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From Apache Wiki <wikidi...@apache.org>
Subject [Jakarta-tapestry Wiki] Update of "Tapestry5LookupDebate" by GeoffLongman
Date Mon, 13 Feb 2006 02:37:40 GMT
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The following page has been changed by GeoffLongman:
http://wiki.apache.org/jakarta-tapestry/Tapestry5LookupDebate

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  The goal Howard has implied is that xml specifications are going to go away in Tapestry
5. While I'm uncertain that getting rid of them completely is the best goal (ex. getting rid
of <component> tags leaves us with cruft in the templates no?) I m certain that specification
objects that have Resource locations are going to stay around.
  
- A lot of what I'm going to touch on is currently related to the locations of xml specification
files and how Tapestry finds them. Assuming that these specs go away doesn't really change
what I'm laying out as the specification objects will still be there, even if they are completely
synthetic.
+ A lot of what I'm going to touch on is currently related to the locations of xml specification
files and how Tapestry finds them. Assuming that these specs go away doesn't really change
what I'm laying out as the specification objects will still be there, even if they are completely
synthetic. 
+ 
+ Let me add that I understand the current implementation was built to make thing easier for
new and veteran users of Tapestry. Those addition are one of the reasons why adoption of Tapestry
has accelerated the way it has. I just think that the some of the impacts of past decisions
were missed and need to be addressed.
  
  First, since backwards compatilibity is not an issue and names with path parts is here to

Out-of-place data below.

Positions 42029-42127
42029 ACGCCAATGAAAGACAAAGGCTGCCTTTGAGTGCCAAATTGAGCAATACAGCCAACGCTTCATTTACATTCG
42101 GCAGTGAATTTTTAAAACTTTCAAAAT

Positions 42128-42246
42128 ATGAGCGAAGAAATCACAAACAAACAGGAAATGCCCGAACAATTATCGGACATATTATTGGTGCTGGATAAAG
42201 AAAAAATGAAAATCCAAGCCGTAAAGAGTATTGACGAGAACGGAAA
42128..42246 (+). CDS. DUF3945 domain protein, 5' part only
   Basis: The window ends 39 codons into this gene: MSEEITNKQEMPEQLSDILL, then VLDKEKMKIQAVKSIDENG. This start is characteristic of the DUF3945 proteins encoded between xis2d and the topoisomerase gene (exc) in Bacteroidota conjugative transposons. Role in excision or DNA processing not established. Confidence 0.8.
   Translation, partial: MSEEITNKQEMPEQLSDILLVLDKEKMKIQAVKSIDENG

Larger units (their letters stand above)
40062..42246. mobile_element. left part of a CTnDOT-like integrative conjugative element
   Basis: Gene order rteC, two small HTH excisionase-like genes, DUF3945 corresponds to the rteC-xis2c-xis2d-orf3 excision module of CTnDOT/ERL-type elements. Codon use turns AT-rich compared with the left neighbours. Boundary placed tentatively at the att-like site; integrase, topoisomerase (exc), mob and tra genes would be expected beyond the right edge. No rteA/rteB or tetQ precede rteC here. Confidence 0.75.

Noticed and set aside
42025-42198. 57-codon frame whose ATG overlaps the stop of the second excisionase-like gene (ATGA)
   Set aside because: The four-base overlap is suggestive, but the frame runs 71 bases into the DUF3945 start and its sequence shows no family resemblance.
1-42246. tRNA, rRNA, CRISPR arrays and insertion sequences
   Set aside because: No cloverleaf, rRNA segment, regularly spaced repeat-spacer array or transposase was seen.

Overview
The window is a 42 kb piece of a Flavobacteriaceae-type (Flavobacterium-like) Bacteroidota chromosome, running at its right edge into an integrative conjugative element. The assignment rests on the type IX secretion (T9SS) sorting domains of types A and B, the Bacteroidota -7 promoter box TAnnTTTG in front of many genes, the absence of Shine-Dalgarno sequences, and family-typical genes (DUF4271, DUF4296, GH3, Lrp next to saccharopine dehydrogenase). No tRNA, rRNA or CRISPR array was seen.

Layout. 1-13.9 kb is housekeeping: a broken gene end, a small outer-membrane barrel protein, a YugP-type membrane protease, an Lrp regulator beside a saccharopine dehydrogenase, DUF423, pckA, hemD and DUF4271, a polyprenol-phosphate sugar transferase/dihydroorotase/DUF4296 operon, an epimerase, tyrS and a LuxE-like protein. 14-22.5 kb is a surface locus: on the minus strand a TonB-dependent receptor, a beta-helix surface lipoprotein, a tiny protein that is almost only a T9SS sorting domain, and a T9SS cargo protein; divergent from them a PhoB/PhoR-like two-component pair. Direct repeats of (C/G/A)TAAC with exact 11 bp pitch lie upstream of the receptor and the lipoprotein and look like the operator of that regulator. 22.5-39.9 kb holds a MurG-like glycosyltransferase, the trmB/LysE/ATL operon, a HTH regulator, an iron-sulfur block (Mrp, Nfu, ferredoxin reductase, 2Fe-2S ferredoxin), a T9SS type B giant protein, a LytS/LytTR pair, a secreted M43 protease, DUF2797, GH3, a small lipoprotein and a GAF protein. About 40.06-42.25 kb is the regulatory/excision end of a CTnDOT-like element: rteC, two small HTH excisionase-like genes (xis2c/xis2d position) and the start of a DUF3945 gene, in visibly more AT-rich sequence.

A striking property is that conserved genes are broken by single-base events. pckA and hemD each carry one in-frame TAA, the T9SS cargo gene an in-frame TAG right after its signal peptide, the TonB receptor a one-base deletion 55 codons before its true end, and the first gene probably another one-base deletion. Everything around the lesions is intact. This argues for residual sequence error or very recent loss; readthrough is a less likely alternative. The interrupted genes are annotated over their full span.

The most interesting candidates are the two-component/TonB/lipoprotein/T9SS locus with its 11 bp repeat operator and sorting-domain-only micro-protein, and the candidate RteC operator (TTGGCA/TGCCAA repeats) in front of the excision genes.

stay I would propose that if at least the .application and .library files will stay around...
  {{{
@@ -141, +143 @@

  
  ''On a side note I want to state again that this crossing boundaries situation is a bad
thing. Tapestry already has a mechanism for sharing pages and components...libraries. Libraries
are an explicit, documented, mechanism for sharing. Namespace boundary crossing is undocumented
and kinda hacky don't you think?''
  
+ {{{
+ * <li><i>type</i>.jwc in WEB-INF
+ }}}
  
+ There are two impacts to this rule, both are questionable:
+ 
+ *If the user has one app in the war and has no .application file, then Tapestry has already
installed a synthetic app spec in /WEB-INF anyways and this rule would never be encountered
at runtime. If the is an application file in /WEB-INF then same applies.
+ 
+ *In any other scenario related to the location of the .application file, whether there is
one or many applications in the war, and then this rule is just a mechanism for pages/components
to cross namespace boundaries.
+ 
+ Like the previous rule, removing this one is doing the Tapestry user community a service
(in my opinion) by eliminating a case where boundary crossing can occur implicity.
+ 
+ {{{
+ * <li><i>type</i>.jwc in the application root (within the context root)
+ }}}
+ 
+ I don't really understand why this rule was added in the first place. This rule makes it
possible to place a spec in a location outside of /WEB-INF which means it's possible that
the xml file itself would be served to a browser, thus exposing the implementation of the
application. yikes! It's an unwritten rule (or worse its a written rule and I missed it in
the docs) that these files never be served.
+ 
+ Somebody help me out here. Why should this rule remain?
+ 

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